This Report summarizes opinions issued on April 21, 2022 (Part I).
Opinion: City of Austin, Texas v. Reagan National Advertising of Austin, LLC, 20-1029
In a 6-3 decision, the Court held that a city code provision distinguishing between on- and off-premises signs is content neutral and not subject to strict scrutiny. The City of Austin’s code defines an off-premises sign as “a sign advertising a business, person, activity, goods, products, or services not located on the site where the sign is installed, or that directs persons to any location not on that site.” The code permitted the digitization of on-premises signs, but not off-premises signs. Reagan National Advertising challenged the prohibition against digitizing off-premises signs as a violation of the Free Speech Clause of the First Amendment. The federal district court held that the distinction between on- and off-premises signs was based on location and facially content neutral under Reed v. Town of Gilbert, 576 U.S. 155 (2015). The court therefore applied intermediate scrutiny to the distinction and ruled that it satisfied that scrutiny. The Fifth Circuit reversed. It reasoned that the distinction between on- and off-premises signs requires a reader to inquire “who is the speaker and what is the speaker saying.” And the fact that a government official must read a sign’s message to determine its purpose, said the court, renders the regulation content based and subject to strict scrutiny. The Court reversed in an opinion by Justice Sotomayor.
Reed held that a regulation is content based if it targets speech based on “communicative content,” i.e., if it “applies to particular speech because of the topic discussed or the idea or message expressed.” Reed involved a sign code that distinguished among “ideological signs” communicating noncommercial messages, “political signs” regarding elections, and temporary directional signs relating to events promoted by nonprofit organizations. The Reed Court found these distinctions content based because, although they did not depend on the speaker’s viewpoint, they required different treatment based on the sign’s subject matter. In contrast, Austin’s distinction between on- and off-premises signs “requires an examination of speech only in service of drawing neutral, location-based lines. It is agnostic as to content. Thus, absent a content-based purpose or justification, the City’s distinction is content neutral and does not warrant the application of strict scrutiny.” Enforcement of Austin’s sign code, said the Court, requires only “reading a billboard to determine whether it directs readers to the property on which it stands or to some other, offsite location.” The code does not discriminate based on political, ideological, or other messages; instead, the focus on location is “similar to ordinary time, place, or manner restrictions.”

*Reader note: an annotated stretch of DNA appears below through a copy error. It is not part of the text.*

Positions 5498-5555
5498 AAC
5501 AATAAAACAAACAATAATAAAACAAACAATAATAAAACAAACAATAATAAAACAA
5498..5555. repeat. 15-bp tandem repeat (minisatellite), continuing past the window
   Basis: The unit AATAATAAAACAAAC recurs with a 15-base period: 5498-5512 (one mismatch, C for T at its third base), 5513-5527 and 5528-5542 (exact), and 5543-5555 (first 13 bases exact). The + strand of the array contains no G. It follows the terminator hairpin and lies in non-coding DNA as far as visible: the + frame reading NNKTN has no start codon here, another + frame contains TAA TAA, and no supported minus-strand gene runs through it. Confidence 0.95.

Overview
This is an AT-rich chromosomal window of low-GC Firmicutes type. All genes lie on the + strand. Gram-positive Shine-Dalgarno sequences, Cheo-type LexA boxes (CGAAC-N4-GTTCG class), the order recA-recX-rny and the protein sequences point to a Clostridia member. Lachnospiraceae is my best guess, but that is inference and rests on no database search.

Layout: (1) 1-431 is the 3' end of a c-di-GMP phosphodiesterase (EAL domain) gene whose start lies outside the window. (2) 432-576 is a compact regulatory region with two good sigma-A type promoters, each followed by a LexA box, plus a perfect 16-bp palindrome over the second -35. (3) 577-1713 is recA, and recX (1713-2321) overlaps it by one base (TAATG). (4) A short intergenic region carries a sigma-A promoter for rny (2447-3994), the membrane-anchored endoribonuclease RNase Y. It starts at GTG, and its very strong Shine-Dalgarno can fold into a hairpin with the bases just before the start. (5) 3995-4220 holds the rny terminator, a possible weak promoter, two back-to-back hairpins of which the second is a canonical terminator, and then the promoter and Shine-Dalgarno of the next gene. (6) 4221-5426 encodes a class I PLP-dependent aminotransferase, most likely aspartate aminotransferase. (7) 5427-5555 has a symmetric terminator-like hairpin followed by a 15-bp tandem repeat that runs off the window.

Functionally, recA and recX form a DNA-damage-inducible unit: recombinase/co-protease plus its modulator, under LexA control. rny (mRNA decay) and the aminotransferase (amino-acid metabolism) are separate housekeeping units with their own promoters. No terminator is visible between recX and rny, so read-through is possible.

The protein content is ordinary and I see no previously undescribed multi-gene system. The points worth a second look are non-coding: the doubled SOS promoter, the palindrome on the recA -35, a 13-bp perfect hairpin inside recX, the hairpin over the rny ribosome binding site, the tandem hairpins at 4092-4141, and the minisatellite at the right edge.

The Court also noted that the First Amendment allows regulation of solicitation. Although one must read or hear speech to determine whether it entails solicitation, restrictions on such speech are not facially content based “so long as they do not discriminate based on topic, subject matter, or viewpoint.” In the past, the Court has invalidated statutes prohibiting content-based solicitation, while allowing restrictions on the time, place, and manner of solicitation. Consistent with those principles, the Court has considered distinctions between on- and off-premises signs to be content neutral. Prior cases have rejected the view that “any examination of speech or expression inherently triggers heightened First Amendment concern. Rather, it is regulations that discriminate based on the topic discussed or the idea or message expressed that are content based.” The Court found that Austin’s code does not discriminate on those bases.